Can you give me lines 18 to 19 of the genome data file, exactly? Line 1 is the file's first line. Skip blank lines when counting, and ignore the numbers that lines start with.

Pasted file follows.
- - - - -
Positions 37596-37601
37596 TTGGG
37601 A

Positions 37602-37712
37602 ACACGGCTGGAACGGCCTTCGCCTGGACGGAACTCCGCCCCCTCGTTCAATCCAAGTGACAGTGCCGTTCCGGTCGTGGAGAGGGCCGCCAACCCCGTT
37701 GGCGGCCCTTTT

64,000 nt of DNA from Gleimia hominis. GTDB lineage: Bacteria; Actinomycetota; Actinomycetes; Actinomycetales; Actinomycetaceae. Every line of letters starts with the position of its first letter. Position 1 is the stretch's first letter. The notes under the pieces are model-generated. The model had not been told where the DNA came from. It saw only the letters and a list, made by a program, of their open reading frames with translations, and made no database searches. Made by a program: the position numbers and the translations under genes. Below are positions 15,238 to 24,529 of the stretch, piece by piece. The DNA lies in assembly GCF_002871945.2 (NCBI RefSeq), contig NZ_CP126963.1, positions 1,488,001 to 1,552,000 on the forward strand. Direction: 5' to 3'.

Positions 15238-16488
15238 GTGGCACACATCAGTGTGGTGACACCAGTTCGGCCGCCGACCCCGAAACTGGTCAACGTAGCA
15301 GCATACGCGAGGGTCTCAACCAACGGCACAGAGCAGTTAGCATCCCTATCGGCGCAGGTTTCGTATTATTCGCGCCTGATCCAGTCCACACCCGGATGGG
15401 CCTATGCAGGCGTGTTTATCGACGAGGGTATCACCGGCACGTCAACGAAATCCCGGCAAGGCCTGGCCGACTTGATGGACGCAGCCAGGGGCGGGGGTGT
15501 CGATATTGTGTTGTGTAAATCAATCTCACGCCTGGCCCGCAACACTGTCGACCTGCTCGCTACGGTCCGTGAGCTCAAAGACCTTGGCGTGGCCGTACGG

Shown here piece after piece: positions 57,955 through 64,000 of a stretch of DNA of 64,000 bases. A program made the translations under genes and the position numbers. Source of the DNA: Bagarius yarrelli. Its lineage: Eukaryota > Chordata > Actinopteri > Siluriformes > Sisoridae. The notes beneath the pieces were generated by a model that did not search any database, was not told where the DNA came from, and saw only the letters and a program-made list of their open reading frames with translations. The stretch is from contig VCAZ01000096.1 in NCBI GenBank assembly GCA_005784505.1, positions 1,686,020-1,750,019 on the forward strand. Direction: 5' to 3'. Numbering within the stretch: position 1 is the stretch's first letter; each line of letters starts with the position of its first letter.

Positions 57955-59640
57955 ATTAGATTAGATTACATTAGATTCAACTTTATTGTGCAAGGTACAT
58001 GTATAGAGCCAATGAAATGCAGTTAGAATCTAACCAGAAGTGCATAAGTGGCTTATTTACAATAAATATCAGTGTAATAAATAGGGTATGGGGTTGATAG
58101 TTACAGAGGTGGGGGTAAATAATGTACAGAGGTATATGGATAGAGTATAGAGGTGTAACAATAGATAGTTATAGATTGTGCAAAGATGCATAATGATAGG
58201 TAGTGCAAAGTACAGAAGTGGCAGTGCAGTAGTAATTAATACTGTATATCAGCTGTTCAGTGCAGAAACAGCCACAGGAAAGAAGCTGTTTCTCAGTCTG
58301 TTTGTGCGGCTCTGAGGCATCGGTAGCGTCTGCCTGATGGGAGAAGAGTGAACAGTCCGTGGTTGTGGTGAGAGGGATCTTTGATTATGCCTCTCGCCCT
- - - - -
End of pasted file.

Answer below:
58201 TAGTGCAAAGTACAGAAGTGGCAGTGCAGTAGTAATTAATACTGTATATCAGCTGTTCAGTGCAGAAACAGCCACAGGAAAGAAGCTGTTTCTCAGTCTG
58301 TTTGTGCGGCTCTGAGGCATCGGTAGCGTCTGCCTGATGGGAGAAGAGTGAACAGTCCGTGGTTGTGGTGAGAGGGATCTTTGATTATGCCTCTCGCCCT